|By Paul Hammel, Omaha World-Herald,
Neb.McClatchy-Tribune Business News
Mar. 9, 2007--VALENTINE, Nebraska. -- A long-delayed luxury golf club proposed near Valentine is back on track, and a top professional golfer has signed on to the project.
Tom Lehman, who's earned more than $18 million during his playing career and won the British Open in 1996, will design one of the two 18-hole golf courses at the Prairie Club.
"He is extremely excited about this," course owner Paul Schock said of Lehman. "The first time he set eyes on this property, he fell in love with it."
The two Prairie Club courses, now expected to open in the spring of 2009, had been placed on hold over concerns that adjacent land along the scenic Snake River might be turned into housing and ruin the pristine Sand Hills views.
Schock recently offered to buy the property, which is managed by a state school lands agency, to resolve that problem and restart the golf-resort project.
"This is great news for us," said Dean Jacobs, executive director of the Valentine Chamber of Commerce. "Having a course like that, that brings in people from the outside, will be a big benefit for us."
Lehman, a Minnesota native, is the third high-profile golfer to fall for Nebraska's Sand Hills and its similarities to the wind-swept links of Scotland.
Ben Crenshaw designed the Sand Hills Golf Club south of Mullen, which opened in 1995. Jack Nicklaus laid out the Dismal River Club, which opened last year.
Unlike those private clubs, the Prairie Club will be open to the public, said Schock, a Sioux Falls, S.D., venture capitalist and avid golfer, who bought the site last summer.
"I think it's time for a public course in the Sand Hills," Schock said. "I and my investors are willing to put their money behind that dream."
The initial owner of the Prairie Club, Dr. Cleve Trimble, had planned a private course. Schock said he plans to keep most of Trimble's concepts for a resort that honors the land, but he will make some changes.
Besides public play, another change will be opening two 18-hole courses simultaneously -- the one designed by Lehman and the other by golf course architect Gil Hanse.
Schock said he wants to add a third 18-hole course, which would make the Prairie Club similar to a successful and also remote golf resort on the Oregon coast called Bandon Dunes. It caters to golf fanatics willing to travel to play unique, high-quality courses, eat great food and stay in a beautiful location, Schock said.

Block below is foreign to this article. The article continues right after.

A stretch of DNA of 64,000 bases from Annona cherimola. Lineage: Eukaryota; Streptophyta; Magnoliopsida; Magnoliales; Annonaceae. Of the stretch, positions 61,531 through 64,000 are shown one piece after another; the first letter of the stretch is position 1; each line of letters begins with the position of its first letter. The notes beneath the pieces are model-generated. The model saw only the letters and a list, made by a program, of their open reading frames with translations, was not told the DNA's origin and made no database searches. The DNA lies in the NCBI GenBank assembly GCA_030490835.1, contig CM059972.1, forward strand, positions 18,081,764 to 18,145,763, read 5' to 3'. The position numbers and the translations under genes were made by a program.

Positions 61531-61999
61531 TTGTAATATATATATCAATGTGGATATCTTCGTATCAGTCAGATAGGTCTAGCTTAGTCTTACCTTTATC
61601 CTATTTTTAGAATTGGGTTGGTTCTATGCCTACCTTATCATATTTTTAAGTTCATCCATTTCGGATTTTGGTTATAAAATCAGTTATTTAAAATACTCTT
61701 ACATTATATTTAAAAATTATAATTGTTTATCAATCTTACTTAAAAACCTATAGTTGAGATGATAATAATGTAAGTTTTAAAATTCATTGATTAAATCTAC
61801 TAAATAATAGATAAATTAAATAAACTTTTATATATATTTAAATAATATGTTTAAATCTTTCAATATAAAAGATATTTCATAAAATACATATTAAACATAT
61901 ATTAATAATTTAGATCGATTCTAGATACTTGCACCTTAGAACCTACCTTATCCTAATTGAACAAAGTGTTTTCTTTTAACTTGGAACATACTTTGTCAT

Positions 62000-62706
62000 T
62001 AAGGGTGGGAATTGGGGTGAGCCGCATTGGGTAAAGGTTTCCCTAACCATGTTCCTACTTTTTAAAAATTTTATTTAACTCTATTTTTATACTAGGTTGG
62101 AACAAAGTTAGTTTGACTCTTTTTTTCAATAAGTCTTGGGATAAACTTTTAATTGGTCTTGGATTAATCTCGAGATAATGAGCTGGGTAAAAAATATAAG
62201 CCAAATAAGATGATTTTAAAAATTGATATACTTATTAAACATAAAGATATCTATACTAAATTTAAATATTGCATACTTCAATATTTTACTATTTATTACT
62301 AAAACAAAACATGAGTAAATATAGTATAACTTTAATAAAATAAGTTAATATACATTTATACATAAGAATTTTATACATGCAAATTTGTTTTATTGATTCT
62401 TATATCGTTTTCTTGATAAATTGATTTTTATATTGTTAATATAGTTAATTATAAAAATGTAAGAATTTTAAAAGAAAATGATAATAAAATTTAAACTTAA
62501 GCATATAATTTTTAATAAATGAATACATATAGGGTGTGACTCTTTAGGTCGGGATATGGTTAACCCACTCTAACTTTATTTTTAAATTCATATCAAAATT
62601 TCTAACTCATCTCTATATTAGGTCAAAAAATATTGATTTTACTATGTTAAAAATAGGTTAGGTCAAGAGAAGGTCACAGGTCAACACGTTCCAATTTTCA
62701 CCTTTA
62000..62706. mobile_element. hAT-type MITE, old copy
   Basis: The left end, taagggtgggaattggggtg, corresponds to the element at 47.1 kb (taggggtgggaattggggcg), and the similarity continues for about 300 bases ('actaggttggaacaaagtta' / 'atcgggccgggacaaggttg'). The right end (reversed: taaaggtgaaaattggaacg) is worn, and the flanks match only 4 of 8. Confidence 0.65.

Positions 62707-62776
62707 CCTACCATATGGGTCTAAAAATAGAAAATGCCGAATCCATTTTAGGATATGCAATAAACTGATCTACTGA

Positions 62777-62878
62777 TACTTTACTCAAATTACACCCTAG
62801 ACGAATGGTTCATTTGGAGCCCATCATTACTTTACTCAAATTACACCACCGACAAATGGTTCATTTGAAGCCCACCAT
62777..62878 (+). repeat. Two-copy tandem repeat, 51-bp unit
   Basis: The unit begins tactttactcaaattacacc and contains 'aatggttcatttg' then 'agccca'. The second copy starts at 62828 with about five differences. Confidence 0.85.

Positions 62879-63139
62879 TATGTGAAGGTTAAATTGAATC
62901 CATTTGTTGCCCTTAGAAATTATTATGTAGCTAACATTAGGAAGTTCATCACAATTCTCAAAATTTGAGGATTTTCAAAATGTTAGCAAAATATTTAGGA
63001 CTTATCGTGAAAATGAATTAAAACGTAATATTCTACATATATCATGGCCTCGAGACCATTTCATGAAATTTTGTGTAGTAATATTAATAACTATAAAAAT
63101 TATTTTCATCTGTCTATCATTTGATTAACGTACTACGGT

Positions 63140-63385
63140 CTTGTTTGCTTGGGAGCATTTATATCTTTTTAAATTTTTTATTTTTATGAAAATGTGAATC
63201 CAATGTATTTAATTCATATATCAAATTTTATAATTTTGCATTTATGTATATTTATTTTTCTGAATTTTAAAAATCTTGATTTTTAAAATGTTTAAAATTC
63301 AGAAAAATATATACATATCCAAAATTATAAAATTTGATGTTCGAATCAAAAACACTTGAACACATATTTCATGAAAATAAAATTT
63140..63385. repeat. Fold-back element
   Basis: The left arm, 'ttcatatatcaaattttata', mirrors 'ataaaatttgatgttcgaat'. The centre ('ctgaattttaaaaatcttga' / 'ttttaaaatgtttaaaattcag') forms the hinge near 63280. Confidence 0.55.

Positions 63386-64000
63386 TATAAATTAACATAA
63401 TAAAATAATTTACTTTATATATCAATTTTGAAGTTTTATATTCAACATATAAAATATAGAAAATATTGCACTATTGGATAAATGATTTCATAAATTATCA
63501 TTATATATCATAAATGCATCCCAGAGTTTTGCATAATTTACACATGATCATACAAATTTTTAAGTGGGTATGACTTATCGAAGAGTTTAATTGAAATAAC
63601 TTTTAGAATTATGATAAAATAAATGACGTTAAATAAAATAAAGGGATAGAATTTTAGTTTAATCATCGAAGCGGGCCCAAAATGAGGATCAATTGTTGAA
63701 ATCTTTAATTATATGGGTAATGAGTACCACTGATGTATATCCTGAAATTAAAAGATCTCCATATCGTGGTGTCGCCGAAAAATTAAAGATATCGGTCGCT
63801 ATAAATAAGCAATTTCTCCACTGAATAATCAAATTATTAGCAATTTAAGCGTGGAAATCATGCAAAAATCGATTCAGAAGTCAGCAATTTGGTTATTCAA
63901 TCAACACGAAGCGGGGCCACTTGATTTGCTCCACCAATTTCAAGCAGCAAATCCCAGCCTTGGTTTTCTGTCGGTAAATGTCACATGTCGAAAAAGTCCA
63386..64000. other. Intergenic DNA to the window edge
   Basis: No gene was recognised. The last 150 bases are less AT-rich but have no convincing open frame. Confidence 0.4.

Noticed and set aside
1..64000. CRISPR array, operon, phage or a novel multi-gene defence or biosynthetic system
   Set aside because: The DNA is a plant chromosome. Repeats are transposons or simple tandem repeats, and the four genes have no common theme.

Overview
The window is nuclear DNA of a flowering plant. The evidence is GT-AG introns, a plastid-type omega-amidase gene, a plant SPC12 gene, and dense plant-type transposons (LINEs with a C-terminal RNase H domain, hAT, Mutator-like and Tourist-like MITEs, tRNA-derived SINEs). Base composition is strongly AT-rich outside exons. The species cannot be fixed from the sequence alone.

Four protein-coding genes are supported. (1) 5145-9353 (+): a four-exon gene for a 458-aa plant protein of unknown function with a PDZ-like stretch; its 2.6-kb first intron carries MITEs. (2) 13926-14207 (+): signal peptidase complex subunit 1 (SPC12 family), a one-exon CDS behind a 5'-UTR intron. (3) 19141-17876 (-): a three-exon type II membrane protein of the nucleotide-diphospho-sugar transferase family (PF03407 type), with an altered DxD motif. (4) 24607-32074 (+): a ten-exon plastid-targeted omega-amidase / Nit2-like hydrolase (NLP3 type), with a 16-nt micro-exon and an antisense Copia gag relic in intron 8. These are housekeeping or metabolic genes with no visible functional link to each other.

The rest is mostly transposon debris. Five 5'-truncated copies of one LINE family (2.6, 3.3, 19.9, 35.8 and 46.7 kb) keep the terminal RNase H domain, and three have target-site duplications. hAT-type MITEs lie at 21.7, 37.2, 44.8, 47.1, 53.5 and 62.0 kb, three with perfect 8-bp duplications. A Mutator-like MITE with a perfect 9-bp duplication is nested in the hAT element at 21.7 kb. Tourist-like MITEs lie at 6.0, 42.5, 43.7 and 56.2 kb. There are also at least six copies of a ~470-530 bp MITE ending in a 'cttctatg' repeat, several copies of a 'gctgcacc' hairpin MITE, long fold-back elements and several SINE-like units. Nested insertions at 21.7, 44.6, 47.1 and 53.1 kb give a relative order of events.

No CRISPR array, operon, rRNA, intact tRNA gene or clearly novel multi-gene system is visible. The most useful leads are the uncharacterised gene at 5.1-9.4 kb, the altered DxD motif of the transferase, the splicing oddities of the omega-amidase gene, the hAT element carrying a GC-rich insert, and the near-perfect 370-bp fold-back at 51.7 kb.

"We think we're going to design courses like the great courses in Scotland, Ireland and Great Britain in that they're playable for everybody but challenging for the best golfers," he said.
The Prairie Club, which will include a clubhouse overlooking the Snake River and several guest cabins, was originally scheduled to open last summer.
But the project halted over concerns that land overlooking the clubhouse site might be developed for housing, ruining the view.
Schock made an offer to buy that land, about 200 acres, from the Nebraska Board of Educational Lands and Funds for $1.1 million. The offer will trigger a public auction, scheduled for April 6 at the Cherry County Courthouse.
While such auctions are open to anyone, no other bidders are expected because of the high bid and because there is no access to the property, said Schock and Jay Gildersleeve, general counsel for the school lands agency.
If Schock's bid of $5,500 per acre is successful, it would be a record per-acre bid for school trust land in a rural area, said Gildersleeve, whose agency turns over about $30 million a year to public schools from leases and sales of grazing land and farmland.
The bid would be in line with the $5,000-an-acre Schock paid to buy 480 acres of Snake River frontage, just upstream from the Prairie Club, in January.
"This looks like a good sale for the kids," Gildersleeve said.
Copyright (c) 2007, Omaha World-Herald, Neb.
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